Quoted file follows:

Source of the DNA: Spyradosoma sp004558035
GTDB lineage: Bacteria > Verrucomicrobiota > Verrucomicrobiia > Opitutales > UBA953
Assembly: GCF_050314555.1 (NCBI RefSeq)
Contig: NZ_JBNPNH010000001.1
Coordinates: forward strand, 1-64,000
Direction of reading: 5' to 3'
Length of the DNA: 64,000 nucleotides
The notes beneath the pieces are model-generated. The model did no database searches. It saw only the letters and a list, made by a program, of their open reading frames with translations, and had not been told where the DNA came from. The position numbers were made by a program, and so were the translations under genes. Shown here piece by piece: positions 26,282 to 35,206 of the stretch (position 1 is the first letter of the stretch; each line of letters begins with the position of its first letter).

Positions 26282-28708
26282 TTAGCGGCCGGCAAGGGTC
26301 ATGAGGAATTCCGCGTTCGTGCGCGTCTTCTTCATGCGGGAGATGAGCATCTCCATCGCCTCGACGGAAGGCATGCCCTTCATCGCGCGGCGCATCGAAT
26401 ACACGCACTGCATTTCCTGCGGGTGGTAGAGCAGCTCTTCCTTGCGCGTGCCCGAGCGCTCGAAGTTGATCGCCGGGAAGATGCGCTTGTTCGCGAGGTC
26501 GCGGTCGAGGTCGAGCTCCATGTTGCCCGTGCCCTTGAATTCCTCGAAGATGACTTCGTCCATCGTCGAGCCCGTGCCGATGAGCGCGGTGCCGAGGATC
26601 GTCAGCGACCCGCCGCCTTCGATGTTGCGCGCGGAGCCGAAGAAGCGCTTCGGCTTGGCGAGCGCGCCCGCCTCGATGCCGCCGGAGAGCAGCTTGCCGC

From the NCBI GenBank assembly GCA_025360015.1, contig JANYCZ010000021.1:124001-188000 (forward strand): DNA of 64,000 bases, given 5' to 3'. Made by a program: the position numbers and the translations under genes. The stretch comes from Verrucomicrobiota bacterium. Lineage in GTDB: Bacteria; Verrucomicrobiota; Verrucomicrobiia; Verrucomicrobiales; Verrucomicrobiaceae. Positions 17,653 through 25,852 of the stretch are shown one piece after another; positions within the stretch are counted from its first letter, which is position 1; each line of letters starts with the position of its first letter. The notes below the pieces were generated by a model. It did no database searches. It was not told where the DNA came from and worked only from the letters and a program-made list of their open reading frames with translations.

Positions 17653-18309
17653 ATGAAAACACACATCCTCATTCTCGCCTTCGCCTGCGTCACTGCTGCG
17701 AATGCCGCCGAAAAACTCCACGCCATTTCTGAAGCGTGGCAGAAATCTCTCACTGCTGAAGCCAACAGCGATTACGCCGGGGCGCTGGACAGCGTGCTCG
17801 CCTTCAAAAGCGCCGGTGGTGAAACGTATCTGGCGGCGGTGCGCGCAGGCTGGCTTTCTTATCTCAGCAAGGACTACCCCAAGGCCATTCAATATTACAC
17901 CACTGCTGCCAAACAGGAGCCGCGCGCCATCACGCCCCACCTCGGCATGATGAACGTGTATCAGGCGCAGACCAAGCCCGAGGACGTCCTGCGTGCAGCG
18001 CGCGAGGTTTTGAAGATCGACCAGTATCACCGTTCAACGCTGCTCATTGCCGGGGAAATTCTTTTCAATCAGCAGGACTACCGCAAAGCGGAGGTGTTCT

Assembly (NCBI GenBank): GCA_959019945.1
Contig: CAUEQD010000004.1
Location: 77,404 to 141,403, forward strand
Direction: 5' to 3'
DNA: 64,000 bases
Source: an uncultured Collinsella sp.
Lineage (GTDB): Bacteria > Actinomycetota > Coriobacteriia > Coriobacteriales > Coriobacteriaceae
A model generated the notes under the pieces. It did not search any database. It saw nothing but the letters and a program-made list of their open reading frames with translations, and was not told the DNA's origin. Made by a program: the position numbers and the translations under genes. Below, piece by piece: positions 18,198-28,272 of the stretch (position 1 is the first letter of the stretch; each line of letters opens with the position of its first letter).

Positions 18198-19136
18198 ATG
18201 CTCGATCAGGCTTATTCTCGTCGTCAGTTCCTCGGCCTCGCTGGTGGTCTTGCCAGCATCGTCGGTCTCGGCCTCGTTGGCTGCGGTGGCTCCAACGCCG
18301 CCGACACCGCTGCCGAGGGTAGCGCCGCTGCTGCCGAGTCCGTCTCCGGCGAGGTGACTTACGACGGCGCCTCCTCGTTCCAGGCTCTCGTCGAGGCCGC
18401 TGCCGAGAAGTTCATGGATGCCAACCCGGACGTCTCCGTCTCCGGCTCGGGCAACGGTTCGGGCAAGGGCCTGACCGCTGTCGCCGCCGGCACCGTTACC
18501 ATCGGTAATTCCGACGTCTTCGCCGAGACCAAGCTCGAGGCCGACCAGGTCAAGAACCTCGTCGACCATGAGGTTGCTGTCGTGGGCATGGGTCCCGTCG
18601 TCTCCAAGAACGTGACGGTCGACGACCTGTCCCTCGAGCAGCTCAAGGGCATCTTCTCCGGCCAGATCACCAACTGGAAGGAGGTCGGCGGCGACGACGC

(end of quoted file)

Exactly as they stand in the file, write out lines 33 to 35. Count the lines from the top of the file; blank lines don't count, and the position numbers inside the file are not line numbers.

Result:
18301 CCGACACCGCTGCCGAGGGTAGCGCCGCTGCTGCCGAGTCCGTCTCCGGCGAGGTGACTTACGACGGCGCCTCCTCGTTCCAGGCTCTCGTCGAGGCCGC
18401 TGCCGAGAAGTTCATGGATGCCAACCCGGACGTCTCCGTCTCCGGCTCGGGCAACGGTTCGGGCAAGGGCCTGACCGCTGTCGCCGCCGGCACCGTTACC
18501 ATCGGTAATTCCGACGTCTTCGCCGAGACCAAGCTCGAGGCCGACCAGGTCAAGAACCTCGTCGACCATGAGGTTGCTGTCGTGGGCATGGGTCCCGTCG